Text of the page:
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I want to do the following, but am unsure of how to do it. I have read a number of solutions but they don't seem to fit what I want.

Please keep in mind I only have basic programming experience (some C and Pascal from 20+ years ago), and am trying to re-learn programming. A detailed explanation of some of the more advanced commands would be good.

So, say I have a list of items in a text file as follows:


I need to roll randomly on a table three times, each time selecting an element from the table depending on the range it occurs in. Once that item is selected, it cannot be selected again during this process (i.e., each roll must result in a unique element being selected).

i.e., if a roll of four was made, then foo was selected. foo cannot be one of the next two rolls. The next roll results in an 11, that's snafu. snafu cannot be picked from the final roll.

etc etc.

The items picked should then be displayed.

I could do this by having each element on it's own line in the text file, reading the file into an array, find the total number of elements in the array and then randomly select three items from the array, using for loops and temporary arrays to remove the duplicate items of the element selected, but that could be messy.

I'd appreciate both a solution in Java and a solution in Perl but either/or is fine too.

I learn best form practical examples and doing than from reading theory books and websites.

I know I haven't posted any code, but that's because I'm not sure where to start or how to go about this. Any help will be appreciated.

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closed as too broad by Bohemian, ВГДЕЖЅZЗИІКЛМНОПҀРСТȢѸФХ, Wesley Wiser, rink.attendant.6, Dirk Holsopple Aug 27 '13 at 14:17

There are either too many possible answers, or good answers would be too long for this format. Please add details to narrow the answer set or to isolate an issue that can be answered in a few paragraphs. If this question can be reworded to fit the rules in the help center, please edit the question.

why don't you add them to a managed list and then when they are used removed them so they can not be used again. –  Scary Wombat Aug 27 '13 at 4:20
I think you should narrow this down a bit, and write part of it. For some people, Perl is easier than Java and you can test it immediately without compilation. This Perl question is a bit much for a beginner, but solves a random-sampling-without-replacement problem. Here's another question/answer. Google "perl random sampling without replacement" has more. Now go write some code :) –  Paul Aug 27 '13 at 4:37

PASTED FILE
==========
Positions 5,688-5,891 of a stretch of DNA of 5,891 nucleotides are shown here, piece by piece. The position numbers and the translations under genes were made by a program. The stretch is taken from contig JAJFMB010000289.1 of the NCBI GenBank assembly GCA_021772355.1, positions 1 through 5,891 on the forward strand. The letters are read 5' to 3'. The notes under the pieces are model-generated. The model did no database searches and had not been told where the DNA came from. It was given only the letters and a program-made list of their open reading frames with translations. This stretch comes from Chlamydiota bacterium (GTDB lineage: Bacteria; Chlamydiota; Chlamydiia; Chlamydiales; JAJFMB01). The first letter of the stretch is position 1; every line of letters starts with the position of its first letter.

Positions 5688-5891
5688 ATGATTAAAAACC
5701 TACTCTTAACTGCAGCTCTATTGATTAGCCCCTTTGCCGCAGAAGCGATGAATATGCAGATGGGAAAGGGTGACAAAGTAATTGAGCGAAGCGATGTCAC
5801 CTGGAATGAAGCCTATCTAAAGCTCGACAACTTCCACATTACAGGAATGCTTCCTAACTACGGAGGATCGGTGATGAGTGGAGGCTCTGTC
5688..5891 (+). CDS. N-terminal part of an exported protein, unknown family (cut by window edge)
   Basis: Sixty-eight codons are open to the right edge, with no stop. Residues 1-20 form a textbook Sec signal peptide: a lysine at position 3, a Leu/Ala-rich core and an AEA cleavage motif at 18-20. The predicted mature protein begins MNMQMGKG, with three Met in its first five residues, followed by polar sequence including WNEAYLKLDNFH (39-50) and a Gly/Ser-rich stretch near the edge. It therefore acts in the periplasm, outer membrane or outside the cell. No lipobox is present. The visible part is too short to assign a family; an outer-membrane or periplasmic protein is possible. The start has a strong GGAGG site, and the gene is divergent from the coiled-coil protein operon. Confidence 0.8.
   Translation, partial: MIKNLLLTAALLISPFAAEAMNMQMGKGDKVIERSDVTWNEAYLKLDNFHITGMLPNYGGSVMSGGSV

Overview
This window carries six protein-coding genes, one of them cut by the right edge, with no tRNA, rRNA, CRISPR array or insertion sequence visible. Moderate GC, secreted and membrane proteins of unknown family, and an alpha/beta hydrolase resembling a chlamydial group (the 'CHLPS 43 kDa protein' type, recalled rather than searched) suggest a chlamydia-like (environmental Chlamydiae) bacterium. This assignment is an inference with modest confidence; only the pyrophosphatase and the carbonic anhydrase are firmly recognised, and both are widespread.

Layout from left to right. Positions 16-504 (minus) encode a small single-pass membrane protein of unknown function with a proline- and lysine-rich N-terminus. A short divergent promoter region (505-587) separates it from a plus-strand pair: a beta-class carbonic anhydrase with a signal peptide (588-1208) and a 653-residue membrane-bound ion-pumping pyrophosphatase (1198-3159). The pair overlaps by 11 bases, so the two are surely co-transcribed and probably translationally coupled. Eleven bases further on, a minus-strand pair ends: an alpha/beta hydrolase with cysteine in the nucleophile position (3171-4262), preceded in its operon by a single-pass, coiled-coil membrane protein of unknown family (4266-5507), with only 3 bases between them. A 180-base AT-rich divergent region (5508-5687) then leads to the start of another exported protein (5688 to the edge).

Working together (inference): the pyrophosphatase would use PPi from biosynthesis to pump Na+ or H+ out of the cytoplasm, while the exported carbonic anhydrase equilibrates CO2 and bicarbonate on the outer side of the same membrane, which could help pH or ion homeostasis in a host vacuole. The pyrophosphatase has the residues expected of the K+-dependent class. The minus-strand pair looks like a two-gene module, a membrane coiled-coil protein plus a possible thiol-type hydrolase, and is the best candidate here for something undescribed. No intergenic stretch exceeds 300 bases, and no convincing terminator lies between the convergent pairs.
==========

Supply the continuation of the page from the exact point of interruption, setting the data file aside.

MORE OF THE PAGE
1 Answer 1

up vote 0 down vote accepted

General steps to a (language-independent) solution:

First, reformat your list of items so that each one is associated with a weight (i.e., how many numbers will select it) instead of a specific range of numbers. e.g., For your sample data set, it would be:


Next, add up all the weights and generate a random number from 1 to the total weight.

Now go through the list, subtracting the weight of each item as you go. When you reach an item whose weight is greater than the remaining weight, record it as your selection and remove it from the list, then go back to the "add up all the weights" step and repeat until you either have made the desired number of selections or you run out of items to choose from.

Example Perl implementation:

#!/usr/bin/env perl    

use strict;
use warnings;
use 5.010;

my %weight = (
  foo   => 5,
  bar   => 4,
  snafu => 3,
  blam  => 2,
  bingo => 1,

my $picks = 3;

while ($picks && %weight) {
  my $total_weight;
  $total_weight += $_ for values %weight;

  my $remaining_weight = rand($total_weight);
  for my $item (keys %weight) {
    if ($remaining_weight < $weight{$item}) {
      say $item;
      delete $weight{$item};
    $remaining_weight -= $weight{$item};
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Thank you Dave, this works wonderfully. Now to try and adapt it to read in from a data file, and to output to a web page with the data selected. –  Anestis Aug 30 '13 at 20:49

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